Omega’s portfolio generated net income of $92 million for 2Q22, up 5.7% from $87 million in the prior year quarter. Per share, this amounted to 38 cents EPS in 2Q22, compared to 36 cents a year ago. The company had adjusted funds from operations (adjusted FFO) of $185 million in the quarter, down 10% year-over-year from $207 million. Important for investors, the FFO included a fund available for distribution (ADF) of $172 million. Again, that was down from 2Q21 ($197 million), but it was enough to cover current dividend payments.
This dividend was declared for common stock at 67 cents per share. This dividend is annualized at $2.68 and gives a strong yield of 8.4%. The last dividend was paid in August. In addition to dividend payments, Omega is supporting its stock price through a stock repurchase program, and in the second quarter the company spent $115 million to repurchase 4.2 million shares.
Evaluating Omega’s second quarter results, Stifel analyst Stephen Manaker said the quarter was “better than expected”. The 5-Star Analyst writes: “Headwinds remain, including the effects of COVID on occupancy and high costs (particularly labor). But occupancy is increasing and expected to improve further (assuming there is no COVID relapse) and labor costs appear to be rising at a slower pace.”
“We continue to believe the stock is attractively priced; it is trading at 10.2x our 2023 AFFO, we expect 3.7% growth in 2023 and the balance sheet remains a source of strength. We also believe that OHI will maintain its dividend as long as the recovery continues at an acceptable pace,” the analyst summed up.
Manaker continues his comments with a Buy rating and a price target of $36 that shows confidence in a 14% upside on the one-year horizon. (To see Manaker’s track record, Click here)
Overall, the street is split down the middle on this one; based on 5 buys and holds each, the stock gets a moderate buy consensus rating. (See IHO stock forecast on TipRanks)
SFL Company (SFL)
For the latest stock, we will shift away from REITs and into shipping. SFL Corporation is one of the world’s leading shipping operators, with a fleet of some 75 vessels – the exact number may vary slightly, as new vessels are acquired or old vessels are retired or sold – of which the size ranges from giant Suezmax cargo ships of 160,000 tons to tankers to dry bulk carriers of 57,000 tons. The company’s vessels can transport almost any commodity imaginable, from bulk cargo to crude oil to finished automobiles. SFL-owned vessels are operated through charters, and the company has an average charter backlog through 2029.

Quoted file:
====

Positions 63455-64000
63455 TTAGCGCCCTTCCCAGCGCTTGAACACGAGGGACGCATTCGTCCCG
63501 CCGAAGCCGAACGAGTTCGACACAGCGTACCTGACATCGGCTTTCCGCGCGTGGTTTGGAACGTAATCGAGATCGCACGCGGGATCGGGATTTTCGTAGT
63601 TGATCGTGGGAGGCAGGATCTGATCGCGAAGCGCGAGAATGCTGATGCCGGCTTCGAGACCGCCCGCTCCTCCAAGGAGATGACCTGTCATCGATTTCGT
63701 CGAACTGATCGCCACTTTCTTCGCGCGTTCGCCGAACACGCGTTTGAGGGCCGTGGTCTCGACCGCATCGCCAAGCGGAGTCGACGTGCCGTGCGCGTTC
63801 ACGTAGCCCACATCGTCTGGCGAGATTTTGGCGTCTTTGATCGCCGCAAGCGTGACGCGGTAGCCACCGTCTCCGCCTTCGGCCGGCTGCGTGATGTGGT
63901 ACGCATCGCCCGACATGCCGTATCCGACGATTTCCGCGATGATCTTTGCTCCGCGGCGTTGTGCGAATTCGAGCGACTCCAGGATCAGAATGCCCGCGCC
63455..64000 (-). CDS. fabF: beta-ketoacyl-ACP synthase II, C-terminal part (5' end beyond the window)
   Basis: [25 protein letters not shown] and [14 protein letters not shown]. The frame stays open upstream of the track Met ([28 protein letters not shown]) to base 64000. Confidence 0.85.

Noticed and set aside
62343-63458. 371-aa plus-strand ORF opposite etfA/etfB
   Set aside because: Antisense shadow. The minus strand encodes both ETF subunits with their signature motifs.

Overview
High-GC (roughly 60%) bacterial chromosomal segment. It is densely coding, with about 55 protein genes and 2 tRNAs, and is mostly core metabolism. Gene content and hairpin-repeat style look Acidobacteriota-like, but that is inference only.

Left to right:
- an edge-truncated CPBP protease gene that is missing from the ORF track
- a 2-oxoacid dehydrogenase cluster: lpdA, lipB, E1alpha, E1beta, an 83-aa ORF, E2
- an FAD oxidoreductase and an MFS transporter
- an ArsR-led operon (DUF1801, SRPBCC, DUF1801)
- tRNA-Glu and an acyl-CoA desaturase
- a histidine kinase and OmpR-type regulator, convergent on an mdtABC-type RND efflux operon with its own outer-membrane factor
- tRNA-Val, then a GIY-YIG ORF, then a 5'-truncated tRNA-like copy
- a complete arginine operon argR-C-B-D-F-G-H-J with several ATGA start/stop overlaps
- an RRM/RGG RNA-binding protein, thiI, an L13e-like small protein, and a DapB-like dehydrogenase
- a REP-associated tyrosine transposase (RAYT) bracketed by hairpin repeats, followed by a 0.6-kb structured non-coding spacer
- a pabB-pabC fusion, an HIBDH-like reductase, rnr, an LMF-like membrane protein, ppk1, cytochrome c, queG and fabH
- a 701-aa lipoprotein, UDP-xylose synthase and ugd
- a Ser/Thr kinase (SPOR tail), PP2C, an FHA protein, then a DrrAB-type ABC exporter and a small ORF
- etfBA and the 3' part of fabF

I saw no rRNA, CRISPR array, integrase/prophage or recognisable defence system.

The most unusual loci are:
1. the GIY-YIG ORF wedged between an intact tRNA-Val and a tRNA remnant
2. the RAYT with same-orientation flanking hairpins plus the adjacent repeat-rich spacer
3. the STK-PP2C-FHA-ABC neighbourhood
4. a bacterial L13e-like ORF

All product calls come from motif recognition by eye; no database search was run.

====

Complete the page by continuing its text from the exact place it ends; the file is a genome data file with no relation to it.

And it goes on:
Long-term fixed charters for ocean carriers are big business and in 2Q22 they brought in $165 million. In net income, SFL reported $57.4 million, or 45 cents per share. Of this net income, $13 million came from the sale of older vessels.
Investors should note that SFL’s vessels have a large charter backlog, which will keep them in business for at least the next 7 years. The charter backlog totals over $3.7 billion.
We mentioned fleet turnover, another important factor for investors to consider, as it ensures that SFL operates a viable fleet of modern vessels. During the second quarter, the company sold two former VLCCs (very large crude carriers) and a container ship, while acquiring 4 new Suezmax tankers. The first of the new vessels is expected to be delivered in the third quarter.
In Q2, SFL paid its 74e consecutive quarterly dividend, a record of reliability that few companies can match. The payout was set at 23 cents per common share, or 92 cents annualized, and had a robust return of 8.9%. Investors should note that this is the fourth consecutive quarter in which the dividend has been increased.
DNB’s 5-star analyst Jorgen Lian is optimistic for this shipping company, seeing no particular downside. He writes: “We believe there is considerable long-term support for the dividend regardless of the potential benefits of strengthening offshore markets. If we include our estimated earnings from West Hercules and West Linus, the distributable cash flow potential could approach $0.5/share, in our view. We see significant upside potential, while the order book supports the current valuation. »
Lian puts his take on the numbers with a price target of $13.50 and a buy rating. Its price target implies a one-year gain of 30%. (To see Lian’s track record, Click here)
Some stocks slip under the radar, garnering little criticism from analysts despite performing well, and this is one of them. Lian’s is the only current review on record for this stock, which is currently priced at $10.38. (See SFL stock forecast on TipRanks)
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Disclaimer: The opinions expressed in this article are solely those of the analysts featured. The Content is intended to be used for informational purposes only. It is very important to do your own analysis before making any investment.